Table of Contents Author Guidelines Submit a Manuscript
Psyche
Volume 2010, Article ID 278643, 7 pages
http://dx.doi.org/10.1155/2010/278643
Research Article

Survey of the Aphid Parasitoids (Hymenoptera: Braconidae: Aphidiinae) of Costa Rica with Information on Their Aphid (Hemiptera: Aphidoidea): Plant Associations

1Laboratorio Entomología, Escuela de Biología, Universidad de Costa Rica, A.P.2060, San Pedro de Montes de Oca, 2060 San José, Costa Rica
2Laboratory of Aphidology, Department of Experimental Ecology, Institute of Entomology, Biology Centre, Academy of Sciences of the Czech Republic, Branišovská 31, 370 05 České Budějovice, Czech Republic

Received 23 July 2010; Accepted 7 October 2010

Academic Editor: Martin H. Villet

Copyright © 2010 Daniel Zamora Mejías et al. This is an open access article distributed under the Creative Commons Attribution License, which permits unrestricted use, distribution, and reproduction in any medium, provided the original work is properly cited.

Abstract

Species of Aphidiinae (Braconidae) have never been surveyed in Central America. Here we present the results of an initial inventory of the aphidiine species of Costa Rica and record the presence of ten species (four undetermined), in six genera. The material was obtained by rearing aphids from both crop and noncrop plants throughout the country. In total 2832 aphidiine specimens were reared from 24 species of aphids. Aphidius colemani and Lysiphlebus testaceipes, which are probably not native to Costa Rica, accounted for nearly 90% of all the specimens. Many of the other aphidiines are also probably exotic species, as are most of their host aphids.

1. Introduction

The primary parasitoids of aphids are restricted to two taxa of Hymenoptera, Aphidiinae (Braconidae) and Aphelinus (Aphelinidae), but the vast majority of species and rearing records pertain to the former. Research on the aphid parasitoids of the Neotropical region has been dominated by work done in Cuba [16] although some data exist for Mexico [7, 8], Guadeloupe [9], Venezuela [10], Brazil [11], Argentina [12], and Chile [13]. Despite their importance in biological control [14], the species of Aphidiinae (Braconidae) have never been extensively surveyed in Central America.

Knowledge of the aphid parasitoids of this region is important for at least two reasons. First, biocontrol companies are currently offering exotic species for sale in Central America, but before granting permission to these companies, governmental agencies need to know whether a particular commercial species is already present. If it is not present, an evaluation needs to be done of the potential impact of liberating an exotic species, but this is not possible if the existing parasitoid fauna is unknown. Second, aphids are among the very few groups of insects in Central America where the vast majority of species are not native. About 90 aphid species are reported from Costa Rica and the vast majority of these are probably not native to the country [15]. About 37.5% of the Costa Rican aphid species are Nearctic, 34.1% Palearctic, 14.8% Oriental, 6.8% Neotropical, and 6.8% are of unknown affinities [16]. Thus, it might be predicted that most of their parasitoids are also exotic species, having been intentionally or inadvertently introduced in the recent past. In this respect, a possible environmental hazard following an introduction of a biocontrol agent is negligible.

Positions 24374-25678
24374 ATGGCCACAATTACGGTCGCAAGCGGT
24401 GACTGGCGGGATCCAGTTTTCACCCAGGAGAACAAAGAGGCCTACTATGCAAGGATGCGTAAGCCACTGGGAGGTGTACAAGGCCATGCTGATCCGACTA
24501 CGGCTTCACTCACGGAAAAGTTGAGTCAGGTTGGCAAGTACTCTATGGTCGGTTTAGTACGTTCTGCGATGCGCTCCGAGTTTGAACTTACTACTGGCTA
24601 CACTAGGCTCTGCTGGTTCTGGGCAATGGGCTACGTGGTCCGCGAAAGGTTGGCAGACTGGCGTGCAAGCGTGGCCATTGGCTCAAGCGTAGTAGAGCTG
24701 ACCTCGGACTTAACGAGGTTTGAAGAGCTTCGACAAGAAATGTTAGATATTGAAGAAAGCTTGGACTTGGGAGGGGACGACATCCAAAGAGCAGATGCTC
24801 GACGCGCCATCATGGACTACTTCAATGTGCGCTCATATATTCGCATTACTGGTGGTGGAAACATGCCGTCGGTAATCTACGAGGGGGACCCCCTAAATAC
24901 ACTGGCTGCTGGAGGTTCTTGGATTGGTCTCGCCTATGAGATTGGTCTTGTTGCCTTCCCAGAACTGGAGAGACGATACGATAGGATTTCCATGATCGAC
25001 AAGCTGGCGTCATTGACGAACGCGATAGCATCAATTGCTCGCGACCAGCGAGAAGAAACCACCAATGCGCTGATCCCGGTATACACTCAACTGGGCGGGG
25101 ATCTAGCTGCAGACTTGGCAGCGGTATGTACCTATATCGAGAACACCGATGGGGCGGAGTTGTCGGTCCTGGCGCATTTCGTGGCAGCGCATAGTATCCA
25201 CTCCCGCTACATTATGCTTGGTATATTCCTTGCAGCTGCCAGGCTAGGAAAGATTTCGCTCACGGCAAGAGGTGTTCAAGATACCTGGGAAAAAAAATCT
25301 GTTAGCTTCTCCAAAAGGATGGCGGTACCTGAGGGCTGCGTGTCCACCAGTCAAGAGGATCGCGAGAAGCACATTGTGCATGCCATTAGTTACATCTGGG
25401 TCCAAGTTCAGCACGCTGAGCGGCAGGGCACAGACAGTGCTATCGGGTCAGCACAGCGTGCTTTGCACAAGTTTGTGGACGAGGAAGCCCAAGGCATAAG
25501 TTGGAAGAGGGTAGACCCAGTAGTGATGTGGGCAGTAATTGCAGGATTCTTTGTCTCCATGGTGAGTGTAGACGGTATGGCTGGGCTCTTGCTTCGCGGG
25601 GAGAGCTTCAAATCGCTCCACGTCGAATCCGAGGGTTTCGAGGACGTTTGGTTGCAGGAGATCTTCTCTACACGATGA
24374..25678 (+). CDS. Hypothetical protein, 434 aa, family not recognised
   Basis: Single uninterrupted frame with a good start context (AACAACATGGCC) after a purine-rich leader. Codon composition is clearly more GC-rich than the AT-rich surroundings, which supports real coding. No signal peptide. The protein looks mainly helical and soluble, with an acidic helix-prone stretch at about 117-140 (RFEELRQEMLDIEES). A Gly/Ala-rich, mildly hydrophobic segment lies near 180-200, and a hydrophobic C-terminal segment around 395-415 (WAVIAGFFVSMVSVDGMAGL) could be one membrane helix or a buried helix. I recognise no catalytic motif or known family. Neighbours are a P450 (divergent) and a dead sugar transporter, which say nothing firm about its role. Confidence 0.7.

The objective of this study is to provide initial survey of the primary aphid parasitoids present in Costa Rica and to evaluate the geographic affinities of these species, in particular, which ones are native and which ones are exotic. The data presented here treat only primary parasitoids; hyperparasitoids were also reared, but these will be treated in a separate publication.

2. Materials and Methods

Aphidiine parasitoids were obtained by collecting as many aphid species as possible from their host plants throughout various locations in Costa Rica. Aphid populations sampled in the field varied in size, and approximately 25 to 200 aphids were taken per sample. A subsample of 5–70 aphids was preserved in 70% ethanol for later identification. When the identity of the plant was unknown samples were dried in a plant press for later identification. GPS Garmin Etrex was used for recording the geographic coordinates and elevation of each site where aphids were collected. Arc Map 9.2 software was used to create the parasitoid distribution map (Figure 1).

278643.fig.001
Figure 1: Geographic distribution of aphid-Aphidiinae associations in Costa Rica.

Each part of plant sampled with aphids was placed in square plastic containers of 10 cm in length and 10 cm height. The containers were maintained for 25–30 days under a temperature range of 24°–28°C with constant ventilation and light. The samples were checked daily for emerged parasitoids. After emergence, the aphidiine parasitoids were placed in 70% ethanol for identification. The specimens are deposited in the Museum of Zoology at the University of Costa Rica and in P. Starý’s collection (České Budějovice). All the material was sampled by the first author who also identified the aphids, with the help of Nicolás Pérez Hidalgo, University of Leon, Spain. The parasitoids were identified by P. Starý.

3. Results